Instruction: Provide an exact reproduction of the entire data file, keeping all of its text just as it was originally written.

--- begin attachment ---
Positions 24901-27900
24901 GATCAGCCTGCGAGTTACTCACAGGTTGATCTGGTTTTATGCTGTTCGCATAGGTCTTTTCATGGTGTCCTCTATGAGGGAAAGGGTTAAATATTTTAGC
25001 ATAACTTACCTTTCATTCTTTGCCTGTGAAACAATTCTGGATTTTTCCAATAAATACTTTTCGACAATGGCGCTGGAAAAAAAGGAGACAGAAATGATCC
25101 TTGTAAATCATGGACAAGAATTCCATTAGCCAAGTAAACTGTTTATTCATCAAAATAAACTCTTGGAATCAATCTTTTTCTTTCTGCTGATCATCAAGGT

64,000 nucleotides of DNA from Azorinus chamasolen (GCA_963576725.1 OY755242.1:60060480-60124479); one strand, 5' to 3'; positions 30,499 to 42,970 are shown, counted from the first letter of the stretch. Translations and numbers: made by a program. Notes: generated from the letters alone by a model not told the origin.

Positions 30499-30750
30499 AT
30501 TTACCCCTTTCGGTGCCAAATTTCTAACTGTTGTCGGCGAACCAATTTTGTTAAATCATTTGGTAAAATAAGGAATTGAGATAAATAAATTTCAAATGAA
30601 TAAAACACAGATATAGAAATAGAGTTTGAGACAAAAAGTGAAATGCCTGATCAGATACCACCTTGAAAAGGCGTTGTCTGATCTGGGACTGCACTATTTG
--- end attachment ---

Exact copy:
Positions 24901-27900
24901 GATCAGCCTGCGAGTTACTCACAGGTTGATCTGGTTTTATGCTGTTCGCATAGGTCTTTTCATGGTGTCCTCTATGAGGGAAAGGGTTAAATATTTTAGC
25001 ATAACTTACCTTTCATTCTTTGCCTGTGAAACAATTCTGGATTTTTCCAATAAATACTTTTCGACAATGGCGCTGGAAAAAAAGGAGACAGAAATGATCC
25101 TTGTAAATCATGGACAAGAATTCCATTAGCCAAGTAAACTGTTTATTCATCAAAATAAACTCTTGGAATCAATCTTTTTCTTTCTGCTGATCATCAAGGT

64,000 nucleotides of DNA from Azorinus chamasolen (GCA_963576725.1 OY755242.1:60060480-60124479); one strand, 5' to 3'; positions 30,499 to 42,970 are shown, counted from the first letter of the stretch. Translations and numbers: made by a program. Notes: generated from the letters alone by a model not told the origin.

Positions 30499-30750
30499 AT
30501 TTACCCCTTTCGGTGCCAAATTTCTAACTGTTGTCGGCGAACCAATTTTGTTAAATCATTTGGTAAAATAAGGAATTGAGATAAATAAATTTCAAATGAA
30601 TAAAACACAGATATAGAAATAGAGTTTGAGACAAAAAGTGAAATGCCTGATCAGATACCACCTTGAAAAGGCGTTGTCTGATCTGGGACTGCACTATTTG